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Methylphenidate transdermal system linked to deficits in expected growth in children with ADHD

Wednesday, December 12 2007 | Comments
Evidence Grade 0 What's This?
Treatment with the methylphenidate transdermal system (MTS) is associated with small deficits in expected height, weight, and body mass index among children with attention-deficit/hyperactivity disorder; however, new data suggest that these deficits appear to attenuate during time.

"Although stimulant treatment is highly efficacious in the treatment of ADHD, a persistent concern has been the potential for these medications to cause deficits in attaining expected levels of height and weight," the study authors wrote.

To examine the long-term effects of MTS on the growth of children, the researchers conducted an open-label, extension study of children aged 6 to 12 years with ADHD who had participated in a 4-week, double-blind, placebo-controlled trial of MTS. For the current study, all patients were initiated on the MTS 12.5 cm2 patch worn daily for 12 hours. Adjustments in patch size and wear time were based on the patient's response. The children were maintained on their optimal patch size for as long as 40 months.

Growth data for 127 of the patients were evaluable and included in this analysis. A total of 70 of the patients had a history of prior stimulant therapy. Height, weight, and BMI for the children who received MTS were compared with expected values provided by the Centers for Disease Control and Prevention.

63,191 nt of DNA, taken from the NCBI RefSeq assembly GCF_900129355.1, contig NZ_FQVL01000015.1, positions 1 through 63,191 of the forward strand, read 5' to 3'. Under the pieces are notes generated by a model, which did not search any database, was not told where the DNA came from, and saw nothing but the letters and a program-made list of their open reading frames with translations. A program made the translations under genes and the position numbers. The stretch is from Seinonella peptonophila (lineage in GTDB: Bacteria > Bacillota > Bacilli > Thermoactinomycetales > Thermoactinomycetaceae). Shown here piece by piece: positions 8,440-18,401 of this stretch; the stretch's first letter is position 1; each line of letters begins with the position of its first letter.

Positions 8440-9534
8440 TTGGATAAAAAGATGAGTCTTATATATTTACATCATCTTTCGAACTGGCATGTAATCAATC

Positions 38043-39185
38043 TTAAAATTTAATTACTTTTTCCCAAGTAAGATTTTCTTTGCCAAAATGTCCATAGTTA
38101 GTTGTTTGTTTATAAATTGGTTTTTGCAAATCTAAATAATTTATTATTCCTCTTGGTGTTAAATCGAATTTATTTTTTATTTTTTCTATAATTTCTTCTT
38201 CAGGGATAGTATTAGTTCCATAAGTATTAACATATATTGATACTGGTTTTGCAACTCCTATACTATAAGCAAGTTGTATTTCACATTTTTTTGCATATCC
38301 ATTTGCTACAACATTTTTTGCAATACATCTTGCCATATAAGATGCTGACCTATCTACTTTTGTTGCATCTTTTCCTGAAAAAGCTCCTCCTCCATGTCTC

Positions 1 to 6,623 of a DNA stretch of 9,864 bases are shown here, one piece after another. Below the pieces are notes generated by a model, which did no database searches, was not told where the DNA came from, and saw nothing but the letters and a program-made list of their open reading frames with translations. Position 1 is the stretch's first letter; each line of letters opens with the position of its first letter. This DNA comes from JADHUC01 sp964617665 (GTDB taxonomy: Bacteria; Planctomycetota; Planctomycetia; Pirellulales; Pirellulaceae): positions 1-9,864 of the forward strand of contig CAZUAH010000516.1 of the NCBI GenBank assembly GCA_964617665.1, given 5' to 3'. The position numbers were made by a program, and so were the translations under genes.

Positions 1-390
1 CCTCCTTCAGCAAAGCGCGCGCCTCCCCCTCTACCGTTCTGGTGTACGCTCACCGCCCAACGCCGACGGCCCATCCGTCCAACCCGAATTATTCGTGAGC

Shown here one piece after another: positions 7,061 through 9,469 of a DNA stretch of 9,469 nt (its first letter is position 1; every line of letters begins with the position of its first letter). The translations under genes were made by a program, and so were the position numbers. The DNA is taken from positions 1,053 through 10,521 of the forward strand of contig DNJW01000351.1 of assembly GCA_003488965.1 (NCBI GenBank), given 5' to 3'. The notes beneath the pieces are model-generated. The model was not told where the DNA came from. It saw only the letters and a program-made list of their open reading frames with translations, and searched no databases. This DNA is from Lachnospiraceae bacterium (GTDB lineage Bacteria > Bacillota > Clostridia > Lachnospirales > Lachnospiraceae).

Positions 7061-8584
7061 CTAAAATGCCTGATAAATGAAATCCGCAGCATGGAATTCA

The results showed that the patients had growth in height and weight (P<.0001) but not in BMI (P<.700). MTS was associated with small deficits in expected levels of height, weight, and BMI. Overall mean deficits in growth rate per year were 0.68 cm for height, 1.3 kg for weight, and 0.49 kg/m2 for BMI. For those who participated in the study for >=2 years (n=31), the mean deficits were 2.0 cm, 3.9 kg, and 1.5 kg/m2, respectively.

The patients who were shorter, had lower weight, and had a lower BMI at baseline were more likely to have lower height, weight, and BMI at study endpoint.

Higher MTS doses resulted in larger weight and BMI deficits; accordingly, MTS dosage was a significant predictor of deficits in weight and BMI but not height. The difference in growth deficits between the highest and lowest dose groups was 2.0 kg for weight and 0.8 kg/m2 for BMI among those who participated for >=2 years.

Prior stimulant treatment was a predictor of smaller deficits in weight and BMI but not height.

The reductions in growth were most apparent during the first year of treatment; growth deficits attenuated during time and were not progressive or cumulative.

"As with all stimulants, physicians should continue to monitor growth in subjects treated with MTS," the authors advised. (Rubin J, et al. Poster 321.)

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